Northwest MLS brokers added 9,861 new listings to inventory during May, down from the year-ago total of 10,293 new listings. At month end, there were 26,191 single family homes and condominiums for sale across 21 counties, a drop of almost 28 percent from the year-ago selection of 36,261 properties.
Five counties have less than a four-month supply of homes available for sale, well below the figure of 5-to-6 months that many industry analysts use as a barometer of a balanced market. Using this gauge, Snohomish County reports the lowest supply at 1.51 months, followed by King (1.73), Pierce (2.52), Thurston (3.53) and Kitsap (3.75) counties.
Three other counties have less than five months of supply: Clark (4.46 months), Whatcom (4.83) and Skagit (4.88).
Record-low mortgage rates are driving homebuyer affordability, according to Frank Nothaft, vice president and chief economist at Freddie Mac. Rates as of May 31 were reported to be 3.75 for a 30-year fixed average, an all-time record low, and “an unprecedented” 2.97 percent for a 15-year fixed average.
Nothaft said ongoing economic turmoil in Europe contributed to a decline in long-term Treasury bond yields to help bring fixed mortgage rates to new record lows. Compared to a year ago, he said rates on a 30-year fixed mortgage rate are almost 0.9 percentage points lower which translates into nearly $1,200 less in annual payments on a $200,000 loan.
Northwest Multiple Listing Service, owned by its member real estate firms, is the largest full-service MLS in the Northwest. Its membership includes more than 21,000 real estate brokers. The organization, based in Kirkland, Wash., currently serves 21 counties in Washington State.
Summary statistics follow:
By Derek Kravitz and Alex Veiga
The Associated Press
WASHINGTON — Five years after the U.S. housing bust sent sales and prices plunging, the spring homebuying season is pointing to a long-awaited recovery.
Reduced prices, record-low mortgage rates, higher rents and an improving job market appear to be emboldening many would-be buyers. Open houses are drawing crowds. A wave of foreclosures is leading investors to grab bargain-priced homes.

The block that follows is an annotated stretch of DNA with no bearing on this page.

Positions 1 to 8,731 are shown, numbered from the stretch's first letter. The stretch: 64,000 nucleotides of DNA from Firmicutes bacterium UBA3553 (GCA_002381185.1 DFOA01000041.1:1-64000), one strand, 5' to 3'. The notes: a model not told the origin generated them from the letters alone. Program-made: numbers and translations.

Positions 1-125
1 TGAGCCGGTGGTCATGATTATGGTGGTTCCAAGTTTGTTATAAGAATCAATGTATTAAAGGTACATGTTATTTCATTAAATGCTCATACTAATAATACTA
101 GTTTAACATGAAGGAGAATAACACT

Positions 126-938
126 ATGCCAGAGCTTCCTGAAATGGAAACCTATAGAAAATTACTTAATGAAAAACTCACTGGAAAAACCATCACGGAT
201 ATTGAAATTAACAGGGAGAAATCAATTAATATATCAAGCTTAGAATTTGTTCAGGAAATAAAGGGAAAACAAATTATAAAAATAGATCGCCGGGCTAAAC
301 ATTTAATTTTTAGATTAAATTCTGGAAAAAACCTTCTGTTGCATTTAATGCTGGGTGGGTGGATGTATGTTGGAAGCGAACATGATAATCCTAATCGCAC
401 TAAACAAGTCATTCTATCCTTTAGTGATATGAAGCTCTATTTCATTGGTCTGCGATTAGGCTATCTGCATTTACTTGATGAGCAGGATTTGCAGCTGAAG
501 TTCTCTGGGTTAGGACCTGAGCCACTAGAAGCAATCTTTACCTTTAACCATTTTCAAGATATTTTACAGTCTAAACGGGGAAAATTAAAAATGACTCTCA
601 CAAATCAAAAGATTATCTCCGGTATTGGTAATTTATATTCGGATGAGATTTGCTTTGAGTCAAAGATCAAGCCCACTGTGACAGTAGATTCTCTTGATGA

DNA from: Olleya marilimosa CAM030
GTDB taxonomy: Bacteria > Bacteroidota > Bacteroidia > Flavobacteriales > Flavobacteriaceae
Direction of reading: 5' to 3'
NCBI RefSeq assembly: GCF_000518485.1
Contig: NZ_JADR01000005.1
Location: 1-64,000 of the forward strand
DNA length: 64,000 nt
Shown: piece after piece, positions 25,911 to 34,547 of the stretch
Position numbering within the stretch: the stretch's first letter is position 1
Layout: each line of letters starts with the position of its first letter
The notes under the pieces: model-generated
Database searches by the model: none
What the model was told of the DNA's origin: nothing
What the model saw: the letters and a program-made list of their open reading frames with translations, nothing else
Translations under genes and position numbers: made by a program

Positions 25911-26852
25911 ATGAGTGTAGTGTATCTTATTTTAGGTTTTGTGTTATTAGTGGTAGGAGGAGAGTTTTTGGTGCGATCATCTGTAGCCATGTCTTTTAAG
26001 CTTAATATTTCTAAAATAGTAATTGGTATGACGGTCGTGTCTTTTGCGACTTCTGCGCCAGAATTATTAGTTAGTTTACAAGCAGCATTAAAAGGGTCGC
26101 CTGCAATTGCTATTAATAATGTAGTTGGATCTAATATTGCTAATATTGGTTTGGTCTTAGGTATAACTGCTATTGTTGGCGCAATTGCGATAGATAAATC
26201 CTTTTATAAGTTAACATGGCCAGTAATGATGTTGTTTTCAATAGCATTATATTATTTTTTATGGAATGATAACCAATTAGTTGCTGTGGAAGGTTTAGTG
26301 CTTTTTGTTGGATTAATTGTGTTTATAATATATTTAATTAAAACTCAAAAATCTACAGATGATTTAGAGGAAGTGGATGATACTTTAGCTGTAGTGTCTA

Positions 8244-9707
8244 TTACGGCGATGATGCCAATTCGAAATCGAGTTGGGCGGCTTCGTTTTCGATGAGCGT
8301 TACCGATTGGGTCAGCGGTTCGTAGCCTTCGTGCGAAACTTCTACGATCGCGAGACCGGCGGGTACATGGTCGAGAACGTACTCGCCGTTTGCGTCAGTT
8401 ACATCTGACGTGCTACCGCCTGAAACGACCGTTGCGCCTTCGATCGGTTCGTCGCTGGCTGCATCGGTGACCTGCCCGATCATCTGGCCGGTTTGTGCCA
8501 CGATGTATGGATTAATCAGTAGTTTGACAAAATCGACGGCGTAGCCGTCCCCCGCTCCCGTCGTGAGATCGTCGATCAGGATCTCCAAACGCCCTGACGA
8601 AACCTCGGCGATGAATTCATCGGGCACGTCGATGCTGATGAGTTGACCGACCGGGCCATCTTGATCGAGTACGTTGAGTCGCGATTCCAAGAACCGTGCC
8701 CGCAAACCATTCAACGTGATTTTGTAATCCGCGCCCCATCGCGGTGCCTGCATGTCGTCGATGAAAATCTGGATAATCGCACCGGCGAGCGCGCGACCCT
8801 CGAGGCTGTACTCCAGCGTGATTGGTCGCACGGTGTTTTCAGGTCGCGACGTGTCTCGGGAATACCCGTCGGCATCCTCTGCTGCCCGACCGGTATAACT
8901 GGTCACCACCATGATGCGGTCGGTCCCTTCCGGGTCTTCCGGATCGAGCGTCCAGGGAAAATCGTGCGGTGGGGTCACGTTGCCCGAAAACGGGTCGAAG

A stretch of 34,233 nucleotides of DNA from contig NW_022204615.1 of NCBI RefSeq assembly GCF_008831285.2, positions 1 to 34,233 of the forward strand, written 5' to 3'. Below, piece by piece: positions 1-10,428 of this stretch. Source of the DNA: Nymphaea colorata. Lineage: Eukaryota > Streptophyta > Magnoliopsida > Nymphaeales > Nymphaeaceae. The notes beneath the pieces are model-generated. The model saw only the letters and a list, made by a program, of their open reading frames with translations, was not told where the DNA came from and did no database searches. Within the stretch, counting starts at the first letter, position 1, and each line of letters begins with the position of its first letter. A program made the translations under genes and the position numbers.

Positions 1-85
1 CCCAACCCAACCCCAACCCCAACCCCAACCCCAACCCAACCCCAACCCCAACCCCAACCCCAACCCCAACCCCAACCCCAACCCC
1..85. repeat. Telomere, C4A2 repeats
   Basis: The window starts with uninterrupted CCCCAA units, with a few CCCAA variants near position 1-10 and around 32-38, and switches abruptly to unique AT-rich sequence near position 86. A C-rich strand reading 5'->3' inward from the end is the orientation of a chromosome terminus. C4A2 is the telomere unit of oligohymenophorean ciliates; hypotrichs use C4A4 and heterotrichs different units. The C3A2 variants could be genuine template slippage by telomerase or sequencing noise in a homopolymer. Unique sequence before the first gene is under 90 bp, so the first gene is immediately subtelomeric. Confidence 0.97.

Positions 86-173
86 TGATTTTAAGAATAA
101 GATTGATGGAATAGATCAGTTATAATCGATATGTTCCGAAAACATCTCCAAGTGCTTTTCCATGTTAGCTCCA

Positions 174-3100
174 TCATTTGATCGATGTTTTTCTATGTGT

And many people seem to have concluded that prices won’t drop much further. In some areas, including King County, house prices have begun to tick up.
“The fear factor is all but gone,” said Mark Prather, a broker at ERA Buy America Real Estate in La Palma, Calif.
Prather says the number of prospective buyers who contacted his company last month was about 35 percent more than a year ago. Read the full article here >>
By Melinda Fulmer of MSN Real Estate
In these cities, demand is high and buyers are pouncing on listings as soon as they hit the market. Many homes are getting multiple offers and selling above list price. How did Seattle rank? Read on to find out!
By AUBREY COHEN, SEATTLEPI.COM STAFF
Published 06:16 p.m., Thursday, April 5, 2012
Seattle house prices rose for the second month in a row in March, the Northwest Multiple Listing Service reported Thursday. One reason is an extremely low supply.
The median sales price for a Seattle house that sold in March was $397,000, up 3.1 percent from a year earlier, after a 2.8 percent rise in February. March’s median was up 8.8 percent from February’s, although seasonal fluctuations can complicate monthly comparisons.
King County’s median price, $330,000, was down 4.35 percent from a year earlier but up 7.1 percent from February. Read the entire article here>
Sam DeBord – SeattleHome.com
The total number of new homes for sale in the U.S. hit its lowest point on record in January, creating a stronger seller’s market for home builders and rising new construction prices. The lack of construction for the past few years has created a dearth of available new homes in many parts of the country, and most undeveloped and partially-developed land sits stagnant as lending for new construction remains tight.
The inventory of new homes fell to a 5.6 month supply. At the same time, new home prices increased by 0.3% and new home sales rose 3.5%, as compared to the previous year at this time. While new households have been created at a consistent rate during the past five years, there has been little construction to compensate, and the market is likely to continue tightening in terms of inventory and rising in terms of prices. Read entire article>